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Startups: MBAs have changed Add to ...

There was a time when it was considered folly to hire newly minted MBAs for startups. They were arrogant, demanding high salaries and too much control, and not all that practised on what happens in the trenches at a small company. But entrepreneur and venture capitalist Ben Horowitz says that’s so yesterday: “I think we have thrown the babies out with the bathwater. More specifically, we’ve thrown the outstanding talent out with the bad behaviour of an old, irrelevant sub-group.”

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On his blog , he says MBA schools and their graduates have changed. The world largely beat the arrogance, overconfidence and sense of entitlement out of the current crop of MBAs. They actually exhibit some humility and a willingness to learn that was unheard of a decade ago. Their course material is also more relevant to startups, rather than focused obsessively on big companies, so they can bring relevant knowledge such as how to scale companies and improve incentive programs.

Like their predecessors, they’re smart. And they can bring a different perspective, particularly if you’re an engineer running a technology startup, as is often the case. “Engineers tend to look at the world from the product out. Having a few people in the company who see the world from the market in can be enlightening,” he writes.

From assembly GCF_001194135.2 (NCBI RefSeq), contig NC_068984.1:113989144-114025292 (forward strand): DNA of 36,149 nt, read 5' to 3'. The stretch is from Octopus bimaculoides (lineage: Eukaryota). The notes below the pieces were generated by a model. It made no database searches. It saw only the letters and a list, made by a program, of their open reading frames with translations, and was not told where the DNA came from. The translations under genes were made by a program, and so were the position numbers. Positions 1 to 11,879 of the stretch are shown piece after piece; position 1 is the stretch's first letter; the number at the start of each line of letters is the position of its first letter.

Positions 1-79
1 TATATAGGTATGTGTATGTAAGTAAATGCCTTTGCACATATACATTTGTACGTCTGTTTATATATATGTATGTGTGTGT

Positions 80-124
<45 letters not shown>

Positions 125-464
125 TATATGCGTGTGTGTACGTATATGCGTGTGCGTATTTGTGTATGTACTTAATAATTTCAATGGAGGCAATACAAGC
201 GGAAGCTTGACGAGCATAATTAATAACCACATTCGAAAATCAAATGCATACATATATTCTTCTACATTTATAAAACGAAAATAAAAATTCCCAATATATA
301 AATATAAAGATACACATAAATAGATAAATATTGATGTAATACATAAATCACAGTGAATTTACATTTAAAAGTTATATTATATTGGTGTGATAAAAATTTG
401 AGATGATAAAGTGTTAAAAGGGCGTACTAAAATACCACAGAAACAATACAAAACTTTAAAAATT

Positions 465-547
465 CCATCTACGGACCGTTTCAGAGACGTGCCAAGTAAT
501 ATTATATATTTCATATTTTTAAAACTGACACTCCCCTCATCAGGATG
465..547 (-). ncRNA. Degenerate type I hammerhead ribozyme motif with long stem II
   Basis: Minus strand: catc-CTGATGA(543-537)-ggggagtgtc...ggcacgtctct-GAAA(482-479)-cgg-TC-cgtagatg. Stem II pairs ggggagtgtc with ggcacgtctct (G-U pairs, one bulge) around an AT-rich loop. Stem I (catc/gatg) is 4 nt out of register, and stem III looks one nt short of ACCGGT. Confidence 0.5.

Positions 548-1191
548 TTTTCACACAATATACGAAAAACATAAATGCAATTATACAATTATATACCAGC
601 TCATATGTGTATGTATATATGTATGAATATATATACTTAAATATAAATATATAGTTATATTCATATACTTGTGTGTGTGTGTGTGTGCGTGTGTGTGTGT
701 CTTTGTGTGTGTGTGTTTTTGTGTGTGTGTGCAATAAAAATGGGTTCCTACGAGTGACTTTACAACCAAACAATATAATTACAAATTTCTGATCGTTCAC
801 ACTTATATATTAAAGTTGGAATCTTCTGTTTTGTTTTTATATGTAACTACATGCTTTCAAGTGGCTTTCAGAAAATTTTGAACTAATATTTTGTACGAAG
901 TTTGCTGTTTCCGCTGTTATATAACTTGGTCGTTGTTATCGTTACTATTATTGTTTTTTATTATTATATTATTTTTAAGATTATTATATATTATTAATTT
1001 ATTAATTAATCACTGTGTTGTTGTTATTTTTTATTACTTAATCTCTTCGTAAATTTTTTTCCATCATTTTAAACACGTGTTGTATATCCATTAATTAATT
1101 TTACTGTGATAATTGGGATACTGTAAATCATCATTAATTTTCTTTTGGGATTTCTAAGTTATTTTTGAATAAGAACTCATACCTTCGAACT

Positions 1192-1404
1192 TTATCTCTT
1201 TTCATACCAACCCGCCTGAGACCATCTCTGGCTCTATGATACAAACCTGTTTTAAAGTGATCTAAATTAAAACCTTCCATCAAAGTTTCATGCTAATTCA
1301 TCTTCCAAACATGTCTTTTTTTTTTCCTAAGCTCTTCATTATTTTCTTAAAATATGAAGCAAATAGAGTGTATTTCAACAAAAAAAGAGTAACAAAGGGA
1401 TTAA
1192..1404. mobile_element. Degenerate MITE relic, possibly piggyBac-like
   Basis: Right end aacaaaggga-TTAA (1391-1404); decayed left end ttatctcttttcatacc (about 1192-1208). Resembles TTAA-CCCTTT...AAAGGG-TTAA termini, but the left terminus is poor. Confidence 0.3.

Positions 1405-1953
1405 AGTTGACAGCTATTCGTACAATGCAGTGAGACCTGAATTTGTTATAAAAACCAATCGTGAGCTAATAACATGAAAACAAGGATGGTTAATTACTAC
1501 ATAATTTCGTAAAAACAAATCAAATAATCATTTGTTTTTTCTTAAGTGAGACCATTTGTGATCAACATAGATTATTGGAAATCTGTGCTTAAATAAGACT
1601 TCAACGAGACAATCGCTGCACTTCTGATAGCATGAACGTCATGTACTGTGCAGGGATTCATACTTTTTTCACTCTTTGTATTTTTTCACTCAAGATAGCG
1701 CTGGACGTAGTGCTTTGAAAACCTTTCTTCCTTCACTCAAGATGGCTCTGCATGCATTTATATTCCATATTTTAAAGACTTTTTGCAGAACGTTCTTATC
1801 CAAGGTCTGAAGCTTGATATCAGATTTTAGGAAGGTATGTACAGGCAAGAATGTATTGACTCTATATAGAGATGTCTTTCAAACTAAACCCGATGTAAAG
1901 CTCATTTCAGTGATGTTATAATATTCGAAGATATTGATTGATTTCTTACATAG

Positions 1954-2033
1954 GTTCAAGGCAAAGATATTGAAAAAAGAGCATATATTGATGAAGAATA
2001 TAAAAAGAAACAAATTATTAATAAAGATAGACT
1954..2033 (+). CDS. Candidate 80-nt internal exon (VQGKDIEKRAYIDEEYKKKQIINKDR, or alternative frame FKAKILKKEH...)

It usually pays to buy low and sell high. When it comes to hiring MBAs, technology companies have historically bought high and sold low, he says. But the current price is low, so buy.

Like their predecessors, they’re smart. And they can bring a different perspective, particularly if you’re an engineer running a technology startup, as is often the case. “Engineers tend to look at the world from the product out. Having a few people in the company who see the world from the market in can be enlightening,” he writes.

It usually pays to buy low and sell high. When it comes to hiring MBAs, technology companies have historically bought high and sold low, he says. But the current price is low, so buy.

Special to The Globe and Mail

Harvey Schachter is a Battersea, Ont.-based writer specializing in management issues. He writes Monday Morning Manager and management book reviews for the print edition of Report on Business and an online work-life column Balance. E-mail Harvey Schachter

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